Bullying

We’ve Heard It All Before, Boring

What can we do when anti-bullying initiatives no longer engage students?

Posted Dec 02, 2019

“We’ve tried,” one vice-principal told me. “We’ve brought in speakers, provided development workshops for teachers and staff, implemented initiatives (including peer mediation)—not to mention blanketing the halls with anti-bullying pamphlets, school resources, etc.
And yes, there definitely has been a change. But honestly, by now their attitude is like ‘OK, we’ve heard it. We know, we know.’ And they go back to their adolescent dramas—liking someone one day, blocking them the next—back to behaviors that stir up trouble and make the day less boring....”

Across town, another educator was more specific: "Kids are bored. Kids get up to trouble when they are bored. They pull out a phone, text friends, play games, entertain themselves—I’m sure you know they can do this right under your nose; they hardly need to look at their phone to be dissing or doxing… Sometimes, they just don’t seem to connect the dots between entertaining themselves and bullying."

These educators echo what others have claimed—that there is increased awareness, but that students roll their eyes (which then glaze over) when they hear the word "bullying." At the same time, they are quick to point the finger and cry "bullying" if they get into a disagreement with another student.

So, where does that leave us? 

Are schools safer with anti-bullying initiatives? Absolutely.

Is bullying still "alive and well"? Absolutely.

Do our young people tune out when they hear the word "bullying"? Absolutely.

"Boredom" (like "bullying") is a word that few of us will ever look up in a dictionary. We all know the feeling (or the absence of feeling): the lack of stimulation, disinterest, even disengagement with life. Everything has the potential to be boring, but school (and jobs) often epitomize our apathy and ennui. (Even the sine qua non of teenagerhood, "hanging out," ranks high among "boring" activities.)  

Experts tell us that no small part of our boredom lies in our collective de-sensitization. In ongoing over-stimulation.

We know.

We are adrenaline junkies, and sensory-overload has become a hallmark of our culture, blah blah blah… dopamine receptors are deadened by excesses and overstimulation, blah blah blah… leads to irritability, angry outbursts, sensory processing disorders, blah blah blah… the need to unplug and disconnect—we know, we know.

Yet despite "knowing," we continuously try to alleviate our boredom with quick-fix adrenaline rushes. Because the fact is, we suffer when we are bored. 

In a 2014 study conducted by Timothy Wilson and the University of Virginia, researchers designed a series of studies to understand boredom better—eventually asking how far people will go to avoid being bored. The final scenario required participants to spend 15 minutes in a room that lacked external stimuli. No cell phones, food, music, or objects from their backpack. The only thing the room contained was a button/device that allowed participants to painfully shock themselves.

The results were startling: A quarter of the women and well over half the men chose to alleviate their boredom by shocking themselves. In other words, they were so uncomfortable with the absence of stimuli that they chose pain over boredom (Wilson et al., 2014. Note: continue reading “supplemental materials” for full article).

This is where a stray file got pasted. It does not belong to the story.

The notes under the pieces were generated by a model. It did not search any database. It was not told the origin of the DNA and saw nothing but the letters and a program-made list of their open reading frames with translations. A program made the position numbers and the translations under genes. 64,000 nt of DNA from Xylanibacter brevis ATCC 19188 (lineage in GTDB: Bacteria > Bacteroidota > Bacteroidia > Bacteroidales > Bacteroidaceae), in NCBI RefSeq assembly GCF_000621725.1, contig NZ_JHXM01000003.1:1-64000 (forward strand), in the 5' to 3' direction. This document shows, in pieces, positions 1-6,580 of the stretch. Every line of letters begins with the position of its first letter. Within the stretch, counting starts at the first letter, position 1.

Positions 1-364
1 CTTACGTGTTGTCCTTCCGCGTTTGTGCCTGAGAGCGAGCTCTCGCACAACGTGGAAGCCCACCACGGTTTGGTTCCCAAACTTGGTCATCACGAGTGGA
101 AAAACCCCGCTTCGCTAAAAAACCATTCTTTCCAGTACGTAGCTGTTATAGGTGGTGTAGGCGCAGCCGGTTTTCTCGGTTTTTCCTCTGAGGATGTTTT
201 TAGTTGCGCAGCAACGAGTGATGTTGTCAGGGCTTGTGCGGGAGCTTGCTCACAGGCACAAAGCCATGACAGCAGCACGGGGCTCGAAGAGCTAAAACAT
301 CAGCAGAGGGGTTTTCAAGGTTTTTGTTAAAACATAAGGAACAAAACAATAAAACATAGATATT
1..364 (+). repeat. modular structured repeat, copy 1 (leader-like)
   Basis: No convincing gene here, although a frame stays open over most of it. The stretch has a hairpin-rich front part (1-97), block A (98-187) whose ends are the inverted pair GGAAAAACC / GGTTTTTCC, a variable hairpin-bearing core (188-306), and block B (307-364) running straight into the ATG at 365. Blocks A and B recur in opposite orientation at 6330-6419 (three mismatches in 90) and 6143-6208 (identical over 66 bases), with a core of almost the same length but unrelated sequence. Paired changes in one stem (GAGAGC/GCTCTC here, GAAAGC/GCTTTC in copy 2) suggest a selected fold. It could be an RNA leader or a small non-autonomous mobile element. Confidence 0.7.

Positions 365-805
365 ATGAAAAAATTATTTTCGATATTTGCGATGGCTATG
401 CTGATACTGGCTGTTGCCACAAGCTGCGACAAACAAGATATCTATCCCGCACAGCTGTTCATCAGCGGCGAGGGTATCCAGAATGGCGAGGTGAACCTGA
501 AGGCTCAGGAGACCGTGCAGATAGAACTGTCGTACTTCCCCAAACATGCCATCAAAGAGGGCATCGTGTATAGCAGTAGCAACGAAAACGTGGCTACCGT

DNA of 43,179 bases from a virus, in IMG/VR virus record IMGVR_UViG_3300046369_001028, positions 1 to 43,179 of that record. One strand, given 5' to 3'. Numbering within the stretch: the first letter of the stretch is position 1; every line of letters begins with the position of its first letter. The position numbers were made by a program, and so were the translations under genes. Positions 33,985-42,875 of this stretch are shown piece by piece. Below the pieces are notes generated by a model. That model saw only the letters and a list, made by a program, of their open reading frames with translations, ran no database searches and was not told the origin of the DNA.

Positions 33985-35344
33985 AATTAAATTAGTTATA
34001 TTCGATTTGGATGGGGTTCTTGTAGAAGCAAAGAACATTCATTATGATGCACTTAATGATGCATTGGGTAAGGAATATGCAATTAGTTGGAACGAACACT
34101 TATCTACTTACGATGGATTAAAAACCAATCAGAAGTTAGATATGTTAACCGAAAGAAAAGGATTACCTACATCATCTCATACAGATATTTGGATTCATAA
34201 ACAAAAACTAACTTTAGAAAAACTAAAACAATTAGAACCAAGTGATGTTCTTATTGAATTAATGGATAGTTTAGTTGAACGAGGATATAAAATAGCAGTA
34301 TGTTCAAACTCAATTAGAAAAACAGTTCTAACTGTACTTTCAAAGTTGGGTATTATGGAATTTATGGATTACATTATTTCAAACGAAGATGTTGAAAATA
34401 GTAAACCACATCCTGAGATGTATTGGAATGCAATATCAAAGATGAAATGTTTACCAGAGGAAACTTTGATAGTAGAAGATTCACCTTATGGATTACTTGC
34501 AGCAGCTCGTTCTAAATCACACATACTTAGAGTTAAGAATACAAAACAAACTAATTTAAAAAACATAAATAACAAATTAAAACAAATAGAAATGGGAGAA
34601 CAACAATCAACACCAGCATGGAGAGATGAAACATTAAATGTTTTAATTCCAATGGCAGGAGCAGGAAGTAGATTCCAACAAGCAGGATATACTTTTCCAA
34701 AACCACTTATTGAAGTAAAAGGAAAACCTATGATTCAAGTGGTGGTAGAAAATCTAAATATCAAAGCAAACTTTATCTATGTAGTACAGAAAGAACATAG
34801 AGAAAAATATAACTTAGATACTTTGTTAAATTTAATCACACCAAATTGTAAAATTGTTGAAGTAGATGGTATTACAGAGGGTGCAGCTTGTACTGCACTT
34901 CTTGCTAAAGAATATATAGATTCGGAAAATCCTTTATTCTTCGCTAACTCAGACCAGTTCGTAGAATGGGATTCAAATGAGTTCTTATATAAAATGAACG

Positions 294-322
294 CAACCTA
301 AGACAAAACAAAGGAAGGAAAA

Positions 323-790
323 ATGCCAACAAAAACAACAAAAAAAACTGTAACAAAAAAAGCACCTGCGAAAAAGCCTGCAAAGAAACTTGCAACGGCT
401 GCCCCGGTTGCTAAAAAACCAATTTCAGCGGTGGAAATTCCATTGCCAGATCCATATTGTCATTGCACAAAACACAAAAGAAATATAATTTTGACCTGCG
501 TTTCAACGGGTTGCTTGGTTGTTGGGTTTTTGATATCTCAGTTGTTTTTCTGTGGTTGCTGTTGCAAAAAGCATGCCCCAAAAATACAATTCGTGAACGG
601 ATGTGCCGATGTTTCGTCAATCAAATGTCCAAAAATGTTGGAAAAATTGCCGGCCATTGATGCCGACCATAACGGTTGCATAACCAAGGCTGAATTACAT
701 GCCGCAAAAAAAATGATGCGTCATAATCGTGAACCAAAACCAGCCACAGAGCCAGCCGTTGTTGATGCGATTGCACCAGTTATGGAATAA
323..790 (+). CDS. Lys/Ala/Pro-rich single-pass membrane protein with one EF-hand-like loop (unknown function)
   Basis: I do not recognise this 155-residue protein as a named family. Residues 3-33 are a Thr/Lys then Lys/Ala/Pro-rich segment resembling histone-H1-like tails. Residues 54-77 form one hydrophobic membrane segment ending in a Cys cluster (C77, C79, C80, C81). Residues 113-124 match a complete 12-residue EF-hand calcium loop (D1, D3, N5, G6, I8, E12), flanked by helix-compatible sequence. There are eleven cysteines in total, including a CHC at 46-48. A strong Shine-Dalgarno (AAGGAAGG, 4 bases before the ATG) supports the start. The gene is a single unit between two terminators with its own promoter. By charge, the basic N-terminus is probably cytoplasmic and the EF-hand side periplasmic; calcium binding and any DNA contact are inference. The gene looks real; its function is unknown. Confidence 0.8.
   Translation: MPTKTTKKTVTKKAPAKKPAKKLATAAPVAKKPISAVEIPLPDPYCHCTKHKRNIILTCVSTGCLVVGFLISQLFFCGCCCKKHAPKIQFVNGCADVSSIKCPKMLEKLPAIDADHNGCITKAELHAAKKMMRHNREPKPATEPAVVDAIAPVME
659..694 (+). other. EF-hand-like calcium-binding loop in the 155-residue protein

Given these findings, how are educators—who are not in the business of facilitating adrenaline rushes—expected to engage our youth successfully?  

How are they to counter their students' ennui and subsequent urge to instigate (i.e., the impulse to interrupt the tedious status quo of the school day by entertaining themselves—often at the expense of others)?

How do they negotiate student boredom, so that its alleviation is not the primary undercurrent in their classroom? 

Perhaps by embracing the boredom.

Consider: If teachers foreground boredom—in fact, if they purposefully remove as many stimuli as possible, including their own voice—will they prime students to engage with class material?
Entice them to choose active listening over boredom?

John Spencer thinks so. In his seminal piece, “The Gift of Boredom,” he asserts that boredom is an integral part of creative processes, and of learning. Moreover, he believes that by strategically requiring students to slow their minds and focus on their boredom, aka the "thinking time" they try to escape, teachers can foster "creative breakthroughs."

In his piece, Spencer discusses different types of boredom, including "tedious boredom," which occurs when students must cognitively focus on lessons that they perceive as tiresome and meaningless.

He goes on to cite studies that suggest that the "mental rest" that results from boredom spurs "divergent thinking," creativity, and ingenuity—the hallmarks of engagement.

In light of these studies, he deliberately creates "spaces of silence" that require students to focus on information, a project, or a problem by quietly thinking about it for a few minutes. Not checking their devices, not writing down their thoughts. Rather allowing their minds to wander.

Can this insight (and the additional strategies he discusses in his article) be used as a springboard for anti-bullying initiatives? Be used to stimulate creative, ongoing ways that students can challenge themselves to (actively) interrupt the many guises that bullying assumes within the incessantly morphing cultural economy of any particular school?

Can we foster grass-roots anti-bullying strategies by boring our students?